The overnight frost alerts have ended, and real gardening begins. Though I have liberated the emerging ferns and mayapples from the suffocating grip of garlic mustard, filling yard waste bag after bag with it because no one wants garlic mustard in their compost, I am going to have to leave the rest of it to go to dreaded seed. It is time to move on to the fenced garden, and ready it for the tomato plants currently waving from the upstairs window.
The fenced garden has already been producing asparagus. This is another of many fine things I enjoy as the fruit of someone else’s labor: I moved into the house one summer, and the next spring all this asparagus appeared with no effort on my part. I had never seen asparagus in its neonatal condition, and it made me laugh. It looks for all the world like someone snuck out into the garden when nobody was looking, and stood a lot of asparagus spears up in the dirt as a joke.
And then there’s the dogwood tree: another example of something wonderful that just showed up that first spring. Wanting to add my contribution to all this largesse, it pleases me no end to think of the future householders looking out the window to what was once my yard on a fine spring day – and may it be many years from now – to be greeted by the daffodils I planted and the redbud trees I have placed as understory in the woods, and see that someone loved this place, and worked to make it more beautiful.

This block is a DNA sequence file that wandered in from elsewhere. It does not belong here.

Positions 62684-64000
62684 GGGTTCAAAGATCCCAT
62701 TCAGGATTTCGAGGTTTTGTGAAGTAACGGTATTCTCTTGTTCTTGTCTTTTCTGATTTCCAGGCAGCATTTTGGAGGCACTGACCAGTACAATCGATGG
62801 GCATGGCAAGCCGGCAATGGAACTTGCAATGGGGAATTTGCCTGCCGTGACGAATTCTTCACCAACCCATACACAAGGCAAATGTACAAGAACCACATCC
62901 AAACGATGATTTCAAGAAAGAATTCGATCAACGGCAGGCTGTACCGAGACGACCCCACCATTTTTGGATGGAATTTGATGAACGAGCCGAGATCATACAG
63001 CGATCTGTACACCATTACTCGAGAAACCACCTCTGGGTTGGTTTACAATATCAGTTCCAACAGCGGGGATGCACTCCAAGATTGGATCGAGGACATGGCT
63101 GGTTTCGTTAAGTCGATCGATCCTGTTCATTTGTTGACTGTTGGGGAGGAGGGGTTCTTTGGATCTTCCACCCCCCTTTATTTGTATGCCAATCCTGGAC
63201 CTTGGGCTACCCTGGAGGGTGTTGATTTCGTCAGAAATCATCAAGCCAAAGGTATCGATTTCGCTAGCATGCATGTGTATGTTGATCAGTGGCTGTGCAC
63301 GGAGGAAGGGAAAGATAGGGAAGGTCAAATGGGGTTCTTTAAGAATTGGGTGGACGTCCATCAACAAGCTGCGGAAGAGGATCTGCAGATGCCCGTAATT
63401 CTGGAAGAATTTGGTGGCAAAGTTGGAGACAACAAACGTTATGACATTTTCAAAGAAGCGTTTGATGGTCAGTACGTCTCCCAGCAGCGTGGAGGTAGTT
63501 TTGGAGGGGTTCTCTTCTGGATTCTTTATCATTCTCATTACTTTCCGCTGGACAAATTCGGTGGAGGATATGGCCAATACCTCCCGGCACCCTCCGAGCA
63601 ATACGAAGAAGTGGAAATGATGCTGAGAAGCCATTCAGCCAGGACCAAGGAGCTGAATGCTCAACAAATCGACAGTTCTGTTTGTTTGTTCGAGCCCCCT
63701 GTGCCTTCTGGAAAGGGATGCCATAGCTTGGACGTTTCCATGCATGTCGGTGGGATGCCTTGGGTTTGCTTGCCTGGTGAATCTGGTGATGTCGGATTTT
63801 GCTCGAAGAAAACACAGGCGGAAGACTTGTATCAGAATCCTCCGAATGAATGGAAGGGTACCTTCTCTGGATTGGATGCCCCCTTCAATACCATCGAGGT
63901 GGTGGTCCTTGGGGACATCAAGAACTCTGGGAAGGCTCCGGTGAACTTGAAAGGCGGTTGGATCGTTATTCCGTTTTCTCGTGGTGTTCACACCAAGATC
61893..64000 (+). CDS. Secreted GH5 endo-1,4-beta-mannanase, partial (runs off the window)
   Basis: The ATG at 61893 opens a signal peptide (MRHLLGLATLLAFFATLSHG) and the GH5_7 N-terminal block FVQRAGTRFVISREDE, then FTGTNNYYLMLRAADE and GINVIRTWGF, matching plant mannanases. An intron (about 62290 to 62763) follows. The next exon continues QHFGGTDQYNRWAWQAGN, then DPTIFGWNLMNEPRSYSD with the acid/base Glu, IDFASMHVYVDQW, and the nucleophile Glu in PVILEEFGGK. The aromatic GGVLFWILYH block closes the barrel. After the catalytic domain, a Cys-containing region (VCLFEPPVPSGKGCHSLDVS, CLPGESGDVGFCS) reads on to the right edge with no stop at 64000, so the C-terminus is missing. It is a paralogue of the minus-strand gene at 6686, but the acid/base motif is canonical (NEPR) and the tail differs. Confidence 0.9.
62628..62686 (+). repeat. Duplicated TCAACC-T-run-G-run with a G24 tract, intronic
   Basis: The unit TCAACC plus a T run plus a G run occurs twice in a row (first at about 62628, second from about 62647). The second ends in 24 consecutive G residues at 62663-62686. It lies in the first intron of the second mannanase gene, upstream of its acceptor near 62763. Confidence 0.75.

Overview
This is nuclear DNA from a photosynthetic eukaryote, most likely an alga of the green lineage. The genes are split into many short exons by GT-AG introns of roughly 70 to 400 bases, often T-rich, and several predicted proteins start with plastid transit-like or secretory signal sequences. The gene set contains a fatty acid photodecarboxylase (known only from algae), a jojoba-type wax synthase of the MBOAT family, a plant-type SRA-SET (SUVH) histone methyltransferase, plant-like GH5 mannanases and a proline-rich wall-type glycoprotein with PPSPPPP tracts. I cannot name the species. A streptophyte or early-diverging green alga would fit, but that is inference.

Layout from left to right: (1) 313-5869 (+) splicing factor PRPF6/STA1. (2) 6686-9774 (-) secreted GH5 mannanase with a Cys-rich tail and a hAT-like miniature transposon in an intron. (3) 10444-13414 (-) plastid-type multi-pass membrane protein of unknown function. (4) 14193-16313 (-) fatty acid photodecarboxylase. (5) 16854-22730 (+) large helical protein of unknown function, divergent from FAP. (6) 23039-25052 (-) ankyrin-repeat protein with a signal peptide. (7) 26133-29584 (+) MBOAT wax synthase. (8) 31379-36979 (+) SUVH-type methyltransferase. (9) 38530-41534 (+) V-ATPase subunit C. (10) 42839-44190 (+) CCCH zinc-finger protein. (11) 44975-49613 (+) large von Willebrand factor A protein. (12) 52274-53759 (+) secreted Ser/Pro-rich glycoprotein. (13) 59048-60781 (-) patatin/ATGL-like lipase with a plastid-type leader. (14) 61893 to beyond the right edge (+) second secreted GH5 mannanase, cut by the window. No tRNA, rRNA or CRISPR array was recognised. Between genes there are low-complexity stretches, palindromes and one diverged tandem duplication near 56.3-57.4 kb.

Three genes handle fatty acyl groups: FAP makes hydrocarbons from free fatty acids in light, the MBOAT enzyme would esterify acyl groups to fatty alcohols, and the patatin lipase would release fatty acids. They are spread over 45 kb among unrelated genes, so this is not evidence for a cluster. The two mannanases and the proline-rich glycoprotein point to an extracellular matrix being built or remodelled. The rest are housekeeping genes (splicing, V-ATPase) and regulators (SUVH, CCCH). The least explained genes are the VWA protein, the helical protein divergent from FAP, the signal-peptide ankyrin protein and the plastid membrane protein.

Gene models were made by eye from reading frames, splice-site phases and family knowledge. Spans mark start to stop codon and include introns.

Dogwood in May
I have done nothing to deserve this tree.
When it was planted I was far away,
and those who lived here never thought of me
as each year’s petals whitened into May,
and summer came to silently retrieve
the green it left behind when it moved on.
The planters grew into their time to leave
and gathered their existence, and were gone.
I stand here now with barrow, shovel, rake,
in contemplation of the liberty
I know that I habitually take,
receiving what was never given me,
but with a gardener’s hope, I sow the seed
to make my present what the future needs.